For every trip you take that looks like once in a lifetime vacation to people back home, there are so many more challenges and difficulties that must be overcome in the classroom. Teaching abroad is way more challenging than traveling, and that is why it is worth doing. This is a call for more teachers with tough, enduring love for students to teach abroad. Our reputations as international teachers are deeply linked to other teachers in our respective areas. As with any minority in any place, there is a tendency for others to judge us not as individuals but as a group. Teachers who are out here for the beaches, the nightlife, or the hammocks make us all look worse. We need more teachers who love the challenges of this job more than anything else. We need teachers with nitty gritty love for students who don’t give up when teaching gets especially difficult and the postcard moments are few and far between.

Math Stories for Newbies!

Our first guest blogger for two apples a day is Joelle, who is not only fluent in English, but her native tongue is French. She has taught in elementary schools in Canada, before making the plunge to the international scene. She is currently teaching third grade at an international school here in Korea and happens to be our amazing co-worker. 

Let’s make Math Journals come alive…

Yes, math journals are great ways to communicate and see what your students learned during a particular lesson.  I will not argue the importance of math journals. However, what if I offered you an idea that not only got the students writing about math, but got them excited about math?

Turning Math Journals into Math Stories

Often math journals include a math problem where students create or complete a math question. Examples are; Jenny has 8 marbles, she gives Lucas 3 marbles. How many are in total? Another one may be, what is a fraction? There are so many questions we can ask our students to see if they really grasped a concept.

What if math journals were more than just a reflection or an answer to a problem? What if journals came to life?

What are Math Stories?

Math stories are written by the students about a particular concept you are covering in class. I personally use it at the end of my unit as a review of vocabulary and concepts. At the beginning, these stories may take your students 3 or 4 (50 minute periods) to write, however, the more the students do them, the easier it becomes and eventually may only take 2-3 (50 minute periods).  For teachers, the best part of Math stories is that there is absolutely no planning involved, as long as you keep a list of key words or concepts going on Word Wall or Math Wall. This way, students can refer to this “already made list” on the board when writing their stories.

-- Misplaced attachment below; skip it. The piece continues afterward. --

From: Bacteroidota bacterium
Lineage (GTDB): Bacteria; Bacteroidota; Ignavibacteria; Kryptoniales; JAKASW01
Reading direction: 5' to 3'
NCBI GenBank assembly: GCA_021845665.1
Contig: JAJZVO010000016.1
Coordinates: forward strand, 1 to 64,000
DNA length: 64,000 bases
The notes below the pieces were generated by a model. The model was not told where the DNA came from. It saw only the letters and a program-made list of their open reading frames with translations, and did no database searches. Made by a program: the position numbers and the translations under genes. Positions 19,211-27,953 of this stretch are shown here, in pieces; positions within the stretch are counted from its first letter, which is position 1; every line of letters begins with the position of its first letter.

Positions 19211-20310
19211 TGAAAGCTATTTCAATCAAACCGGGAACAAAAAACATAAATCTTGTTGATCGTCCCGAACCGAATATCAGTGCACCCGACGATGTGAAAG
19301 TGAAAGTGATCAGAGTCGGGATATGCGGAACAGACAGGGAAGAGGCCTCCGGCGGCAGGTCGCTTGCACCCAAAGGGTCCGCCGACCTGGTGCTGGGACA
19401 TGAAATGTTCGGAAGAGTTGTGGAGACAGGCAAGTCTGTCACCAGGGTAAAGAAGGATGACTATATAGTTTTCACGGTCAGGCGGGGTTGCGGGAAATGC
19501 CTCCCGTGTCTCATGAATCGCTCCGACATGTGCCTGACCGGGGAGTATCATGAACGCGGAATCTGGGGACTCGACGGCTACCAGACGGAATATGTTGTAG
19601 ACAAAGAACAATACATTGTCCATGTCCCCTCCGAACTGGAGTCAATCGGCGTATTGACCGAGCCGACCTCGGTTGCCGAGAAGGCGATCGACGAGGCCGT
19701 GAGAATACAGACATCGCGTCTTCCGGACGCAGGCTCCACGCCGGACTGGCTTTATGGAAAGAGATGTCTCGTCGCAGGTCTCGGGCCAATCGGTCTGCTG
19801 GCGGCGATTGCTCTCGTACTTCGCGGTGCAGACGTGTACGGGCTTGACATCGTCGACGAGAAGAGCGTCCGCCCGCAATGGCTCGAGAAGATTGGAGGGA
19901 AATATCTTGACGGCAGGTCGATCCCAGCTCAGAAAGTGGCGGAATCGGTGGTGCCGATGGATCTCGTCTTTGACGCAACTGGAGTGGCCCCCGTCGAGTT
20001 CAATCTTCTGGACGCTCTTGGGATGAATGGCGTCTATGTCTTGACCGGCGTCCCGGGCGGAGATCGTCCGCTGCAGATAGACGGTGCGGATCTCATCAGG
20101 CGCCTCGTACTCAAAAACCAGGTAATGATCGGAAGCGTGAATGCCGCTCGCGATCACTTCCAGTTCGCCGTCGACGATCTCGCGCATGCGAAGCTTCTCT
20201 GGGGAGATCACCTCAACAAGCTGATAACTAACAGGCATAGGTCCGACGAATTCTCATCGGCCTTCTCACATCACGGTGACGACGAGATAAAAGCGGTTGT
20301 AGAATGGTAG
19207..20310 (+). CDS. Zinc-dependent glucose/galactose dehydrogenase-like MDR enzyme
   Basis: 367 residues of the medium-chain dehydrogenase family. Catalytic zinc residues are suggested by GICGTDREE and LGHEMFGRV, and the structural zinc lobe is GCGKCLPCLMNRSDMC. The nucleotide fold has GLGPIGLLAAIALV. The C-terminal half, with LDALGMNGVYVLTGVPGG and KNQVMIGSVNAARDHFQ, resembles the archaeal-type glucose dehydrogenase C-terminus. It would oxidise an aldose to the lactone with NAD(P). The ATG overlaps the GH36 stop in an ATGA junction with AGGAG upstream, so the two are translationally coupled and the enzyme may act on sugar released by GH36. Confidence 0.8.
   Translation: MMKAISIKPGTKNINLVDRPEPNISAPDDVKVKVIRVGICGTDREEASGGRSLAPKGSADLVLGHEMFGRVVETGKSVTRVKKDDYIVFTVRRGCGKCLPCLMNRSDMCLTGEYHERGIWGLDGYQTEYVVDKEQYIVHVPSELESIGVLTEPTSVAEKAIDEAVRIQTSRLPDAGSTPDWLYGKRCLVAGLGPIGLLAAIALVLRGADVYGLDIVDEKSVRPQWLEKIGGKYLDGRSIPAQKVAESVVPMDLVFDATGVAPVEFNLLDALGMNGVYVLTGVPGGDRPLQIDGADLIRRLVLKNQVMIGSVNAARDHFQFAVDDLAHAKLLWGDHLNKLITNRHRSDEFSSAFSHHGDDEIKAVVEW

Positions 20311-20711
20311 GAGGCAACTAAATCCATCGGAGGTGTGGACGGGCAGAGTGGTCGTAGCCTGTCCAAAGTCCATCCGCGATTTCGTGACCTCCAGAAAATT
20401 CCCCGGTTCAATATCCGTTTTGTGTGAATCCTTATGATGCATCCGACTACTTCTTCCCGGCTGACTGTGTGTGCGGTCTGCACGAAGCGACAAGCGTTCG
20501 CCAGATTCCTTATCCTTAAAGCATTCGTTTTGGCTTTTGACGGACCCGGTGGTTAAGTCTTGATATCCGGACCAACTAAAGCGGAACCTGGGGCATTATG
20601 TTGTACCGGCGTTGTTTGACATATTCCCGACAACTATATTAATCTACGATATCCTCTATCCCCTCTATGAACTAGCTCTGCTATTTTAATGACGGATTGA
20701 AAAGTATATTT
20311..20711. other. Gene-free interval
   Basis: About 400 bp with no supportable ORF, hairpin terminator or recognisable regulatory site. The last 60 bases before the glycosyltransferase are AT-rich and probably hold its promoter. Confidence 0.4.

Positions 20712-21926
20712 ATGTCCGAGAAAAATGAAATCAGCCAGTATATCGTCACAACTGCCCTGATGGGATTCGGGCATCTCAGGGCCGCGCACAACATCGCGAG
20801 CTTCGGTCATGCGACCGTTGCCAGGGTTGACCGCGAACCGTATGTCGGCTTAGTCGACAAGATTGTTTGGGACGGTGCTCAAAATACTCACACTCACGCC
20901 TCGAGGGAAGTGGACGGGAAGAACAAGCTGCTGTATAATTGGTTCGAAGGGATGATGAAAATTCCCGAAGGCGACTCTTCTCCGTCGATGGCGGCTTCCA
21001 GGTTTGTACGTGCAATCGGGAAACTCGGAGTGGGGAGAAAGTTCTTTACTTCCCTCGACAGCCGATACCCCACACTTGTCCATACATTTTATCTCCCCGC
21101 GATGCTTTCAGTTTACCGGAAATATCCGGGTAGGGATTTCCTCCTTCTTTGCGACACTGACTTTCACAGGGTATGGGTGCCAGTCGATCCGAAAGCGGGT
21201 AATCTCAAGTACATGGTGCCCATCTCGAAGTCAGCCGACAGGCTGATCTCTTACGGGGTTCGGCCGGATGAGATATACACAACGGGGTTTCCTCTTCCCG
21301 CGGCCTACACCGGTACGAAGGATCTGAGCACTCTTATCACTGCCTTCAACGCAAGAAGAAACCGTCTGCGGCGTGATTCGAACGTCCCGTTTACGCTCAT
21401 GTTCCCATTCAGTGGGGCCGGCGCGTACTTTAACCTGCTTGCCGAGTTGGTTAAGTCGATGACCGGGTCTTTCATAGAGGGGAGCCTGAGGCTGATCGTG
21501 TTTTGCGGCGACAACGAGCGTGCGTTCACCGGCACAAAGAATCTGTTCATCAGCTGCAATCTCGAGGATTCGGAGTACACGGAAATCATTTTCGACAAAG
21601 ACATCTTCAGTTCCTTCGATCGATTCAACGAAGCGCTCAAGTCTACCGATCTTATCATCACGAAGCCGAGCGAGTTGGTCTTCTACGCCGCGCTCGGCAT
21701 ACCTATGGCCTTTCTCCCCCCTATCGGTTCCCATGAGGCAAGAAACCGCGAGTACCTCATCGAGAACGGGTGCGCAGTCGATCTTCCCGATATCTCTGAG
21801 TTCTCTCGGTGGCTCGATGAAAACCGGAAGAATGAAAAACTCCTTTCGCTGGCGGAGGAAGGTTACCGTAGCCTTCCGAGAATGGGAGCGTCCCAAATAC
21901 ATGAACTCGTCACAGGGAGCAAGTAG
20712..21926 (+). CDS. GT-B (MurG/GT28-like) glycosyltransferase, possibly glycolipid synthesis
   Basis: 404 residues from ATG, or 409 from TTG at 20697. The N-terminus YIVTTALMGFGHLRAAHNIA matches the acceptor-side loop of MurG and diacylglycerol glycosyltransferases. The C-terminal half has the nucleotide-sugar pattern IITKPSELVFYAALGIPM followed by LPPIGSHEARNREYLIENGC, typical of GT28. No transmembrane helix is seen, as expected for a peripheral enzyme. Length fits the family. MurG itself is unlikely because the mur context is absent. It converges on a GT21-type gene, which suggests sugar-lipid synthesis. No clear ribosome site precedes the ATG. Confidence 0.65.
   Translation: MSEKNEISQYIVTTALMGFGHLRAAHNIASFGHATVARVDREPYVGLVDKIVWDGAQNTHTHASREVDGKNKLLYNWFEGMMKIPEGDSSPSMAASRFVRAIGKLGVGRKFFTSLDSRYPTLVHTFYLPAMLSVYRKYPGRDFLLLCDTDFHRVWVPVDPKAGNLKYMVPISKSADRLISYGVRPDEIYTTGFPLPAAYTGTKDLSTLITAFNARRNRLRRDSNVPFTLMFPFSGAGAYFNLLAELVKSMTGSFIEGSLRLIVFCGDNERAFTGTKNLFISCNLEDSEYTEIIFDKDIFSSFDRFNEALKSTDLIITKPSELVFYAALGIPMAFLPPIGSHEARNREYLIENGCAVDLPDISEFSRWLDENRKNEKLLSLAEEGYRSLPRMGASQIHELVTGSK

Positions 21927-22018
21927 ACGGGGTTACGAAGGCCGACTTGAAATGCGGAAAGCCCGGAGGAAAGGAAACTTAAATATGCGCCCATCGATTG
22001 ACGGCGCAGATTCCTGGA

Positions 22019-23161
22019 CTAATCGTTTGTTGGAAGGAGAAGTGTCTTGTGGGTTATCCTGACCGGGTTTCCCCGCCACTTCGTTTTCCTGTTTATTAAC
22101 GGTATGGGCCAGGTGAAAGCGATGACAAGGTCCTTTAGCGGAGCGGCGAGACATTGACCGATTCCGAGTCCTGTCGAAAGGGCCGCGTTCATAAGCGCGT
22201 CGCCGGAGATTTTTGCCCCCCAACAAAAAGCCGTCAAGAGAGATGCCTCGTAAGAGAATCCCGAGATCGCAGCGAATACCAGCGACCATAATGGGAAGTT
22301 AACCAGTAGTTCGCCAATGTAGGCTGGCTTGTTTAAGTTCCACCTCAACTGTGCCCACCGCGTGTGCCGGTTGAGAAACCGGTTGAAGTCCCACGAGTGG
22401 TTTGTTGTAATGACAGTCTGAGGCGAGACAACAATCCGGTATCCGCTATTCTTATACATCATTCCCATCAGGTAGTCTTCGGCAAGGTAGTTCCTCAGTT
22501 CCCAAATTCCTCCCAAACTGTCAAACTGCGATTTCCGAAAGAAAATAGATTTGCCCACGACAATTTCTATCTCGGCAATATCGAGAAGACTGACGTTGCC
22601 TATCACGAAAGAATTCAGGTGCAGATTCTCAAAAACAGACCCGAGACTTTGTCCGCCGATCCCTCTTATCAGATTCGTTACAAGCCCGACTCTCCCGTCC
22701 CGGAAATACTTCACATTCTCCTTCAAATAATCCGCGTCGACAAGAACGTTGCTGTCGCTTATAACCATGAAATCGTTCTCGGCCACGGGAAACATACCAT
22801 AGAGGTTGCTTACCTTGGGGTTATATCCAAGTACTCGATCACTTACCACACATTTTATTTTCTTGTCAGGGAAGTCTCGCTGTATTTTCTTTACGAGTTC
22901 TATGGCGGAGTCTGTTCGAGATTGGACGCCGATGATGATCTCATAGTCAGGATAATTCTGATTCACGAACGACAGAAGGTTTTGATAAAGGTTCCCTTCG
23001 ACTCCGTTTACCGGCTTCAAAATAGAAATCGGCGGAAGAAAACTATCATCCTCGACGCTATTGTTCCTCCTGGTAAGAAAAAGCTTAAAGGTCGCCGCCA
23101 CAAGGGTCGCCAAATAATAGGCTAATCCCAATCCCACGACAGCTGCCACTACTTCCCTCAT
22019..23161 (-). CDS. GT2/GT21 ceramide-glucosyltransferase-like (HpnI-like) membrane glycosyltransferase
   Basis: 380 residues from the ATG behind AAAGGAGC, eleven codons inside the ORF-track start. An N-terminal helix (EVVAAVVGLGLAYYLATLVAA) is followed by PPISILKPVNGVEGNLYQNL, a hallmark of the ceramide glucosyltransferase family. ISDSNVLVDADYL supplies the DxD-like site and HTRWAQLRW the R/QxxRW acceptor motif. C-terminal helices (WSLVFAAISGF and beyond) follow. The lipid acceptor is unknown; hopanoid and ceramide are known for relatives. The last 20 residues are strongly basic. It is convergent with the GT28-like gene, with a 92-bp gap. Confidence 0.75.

Math Stories for NEWBIES!

Model! Model! Model! Choose a math story and do a read aloud. If you are not sure where to begin, here is an excellent website with book lists for every math strand: http://childrenspicturebooks.info/articles/picture_books_for_math.htm

Afterwards, discuss with your students the various components of the story. What makes a math story? This lesson should look no different than what you do in language arts.

Day 1-2: In groups of 2, have your students start brainstorming and writing out a draft of their math story. Since the focus is on ideas, I usually don’t give them more than a period and a half to finish this portion.

Day 2-4: Using chart paper, have your students start writing and illustrating their story.

Day 5: What you do on this day is completely up to you. What I have done in the past is have students rotate to different groups and read each other’s stories.

Benefits of Math Stories

  • Students are making connections with the concepts taught in class with real life examples
  • Students who don’t like math will often find this activity amusing and not realize they are working or reviewing
  • This activity can be adapted for any grade level
  • Cooperative learning
  • Easy to prepare
  • Assessments can be made both for Math and Language Arts